The business model is Shuffle’s biggest misstep. You are limited to just a few battles at a time and have to wait real-life time to accrue battles again. You can buy more chances to battle in the cash shop if you like… but I have no idea why you would. They also sell plenty of other gimmicky upgrades. The time-limited play ruins my desire to play because I’ll often want to sit and play during my lunch break just to find out I was able to squeeze out only 5 minutes before out of turns.

Shuffle is definitely not Pokemon’s greatest entry, and Pokemon Go seems to already be aiming to miss the mark completely for me. I have higher hopes for what Nintendo and DeNA come up with for the franchise, but I won’t be holding my breath.

  • Walking around catching Pokemon might be cool if I was 11 but now? No thanks. It looks like that’s what it is though since they will be using Google’s location service thing. Hell, I would just be happy if I could catch Snorlaxes that are in my bed or find Magicarps in my fish tank.

  • I have to disagree. My friends of all ages who are into Pokemon fell in love with the idea of Pokemon Go. I think it has to do with how self-conscious a person is about them self. Anime Boston has alone have thousands of Cosplaying Pokemon fans. I expect they and people like them will be hunting Pokemon and not care about appearances when it comes to the watch. This has the potential to be a success as long as you do not end up looking for Pokemon in dangerous neighborhoods.

  • Being self-conscious doesn’t really come into play here. It’s not like you’re actually running around throwing pokeballs in public. This all takes place on the screen of your phone. The watch being optional, it seems to me like it’s only an accessory for the extreme enthusiast who travels and simply wants that engagement factor of knowing when there is something nearby.

    What matters is that you have a game designed for people who are travelers. When I can see market research data showing me that gamers who enjoy Pokemon also enjoy an active lifestyle and travel, or at least geocaching, we might have something to debate. I see this the same way I see the Kinect… people don’t even want to stand up off the couch let alone wave their arms. There is a small market for people who love to shout commands to a receiver and dance around to gimmicky controls, but that doesn’t represent gamers.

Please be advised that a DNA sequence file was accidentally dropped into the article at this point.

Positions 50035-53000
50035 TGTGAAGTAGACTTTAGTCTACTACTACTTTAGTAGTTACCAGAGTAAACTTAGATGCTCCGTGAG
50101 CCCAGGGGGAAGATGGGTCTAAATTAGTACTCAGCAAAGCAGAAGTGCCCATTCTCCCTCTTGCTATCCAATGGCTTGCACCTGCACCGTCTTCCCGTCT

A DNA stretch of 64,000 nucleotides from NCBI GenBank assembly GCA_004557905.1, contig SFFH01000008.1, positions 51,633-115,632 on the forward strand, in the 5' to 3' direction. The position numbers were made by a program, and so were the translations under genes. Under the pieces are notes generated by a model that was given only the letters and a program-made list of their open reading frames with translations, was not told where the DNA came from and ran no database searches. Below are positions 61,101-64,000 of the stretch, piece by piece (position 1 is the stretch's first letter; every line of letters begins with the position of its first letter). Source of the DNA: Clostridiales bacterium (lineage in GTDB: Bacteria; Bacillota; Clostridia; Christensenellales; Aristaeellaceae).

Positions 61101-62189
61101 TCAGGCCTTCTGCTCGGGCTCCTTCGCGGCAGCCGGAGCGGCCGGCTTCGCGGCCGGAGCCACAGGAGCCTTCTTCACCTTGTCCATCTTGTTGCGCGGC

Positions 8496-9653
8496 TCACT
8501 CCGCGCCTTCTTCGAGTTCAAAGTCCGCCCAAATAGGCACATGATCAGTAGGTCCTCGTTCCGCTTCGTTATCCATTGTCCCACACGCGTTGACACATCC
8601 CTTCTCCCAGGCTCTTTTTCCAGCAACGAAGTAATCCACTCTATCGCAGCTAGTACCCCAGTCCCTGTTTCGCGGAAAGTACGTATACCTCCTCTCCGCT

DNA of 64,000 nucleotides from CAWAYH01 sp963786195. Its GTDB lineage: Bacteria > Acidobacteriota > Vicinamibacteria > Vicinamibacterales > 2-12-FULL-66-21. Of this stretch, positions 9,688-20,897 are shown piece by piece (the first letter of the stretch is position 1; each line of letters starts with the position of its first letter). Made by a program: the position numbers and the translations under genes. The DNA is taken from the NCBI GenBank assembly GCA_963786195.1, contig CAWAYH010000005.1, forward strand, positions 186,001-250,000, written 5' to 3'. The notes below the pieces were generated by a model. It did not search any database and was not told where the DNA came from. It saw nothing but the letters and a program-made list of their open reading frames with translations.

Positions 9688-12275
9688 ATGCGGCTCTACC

• The tens of thousands of people who travel around the world to conventions is not evidence enough they enjoy an active lifestyle? The gamer you are describing has long past gone and have become the minority. Gaming has become democratized. People game with their children before or after taking them to the kids’ sports meetup. Gaming is no longer depicted as being for shut-ins. Most people play games now. If it has not already it will overtake the motion picture industry in profits. That is where the market is: a vast and varied audience.

  • The gamer I am describing is the lifeblood of the entire industry. Destiny doesn’t sell 6+ million copies to convention-goers. You’re describing hobbyists and enthusiasts. The number of people who go to a convention (you just said 10s of thousands) is a drop in the ocean when it comes to the number of people who play games.

    If we intelligently took this conversation back to Pokemon fans, let’s look at the number of copies sold for X and Y. Let’s then compare that to the number of people who go to Pokemon conventions. I think the last number I saw was 12 Million copies of X/Y sold. I can’t find Pokemon convention numbers, but let’s blow this out of proportion and look at how many attended PAX or E3. E3 2015 was roughly 50,000. I think PAX is around there. That’s like 0.4%. Even if we get silly and combine the total number of attendees to ALL gaming conventions, all comic book conventions, and all nerd conventions in 2015 COMBINED we are at a fraction of the copies sold.

    My debate is not that there aren’t people who would or do enjoy this type of lifestyle, hobby, or adventure. I never said, nor did I allude to, the idea that being a gamer meant being a shut-in. What I have maintained all along is that Pokemon Go won’t resonate with the general audience of pokemon fans, and it won’t resonate with gamers in general. Gamers simply aren’t that market. This is more of a gimmicky fun little side project, and there isn’t much ‘game’ here.

    P.S. – Video games passed movies long ago. I think it was 2008’ish.

  • If we intelligently looked at what I was saying I was giving a single example. That example was to show it is a part of the bigger picture of gamers as a whole. Bringing it back to Pokemon crowd in its entirety those 12 million sold copies of X/Y and the market research I linked discussing gamers owning personal phones, most likely smart phones proves my point. Pokemon Go will be appeal to a broad audience. It can probably bring in people who do not own a 3DS or whatever Nintendo device. However, if they have smart phones and fond memories it would be easier for them to get into something like Pokemon Go.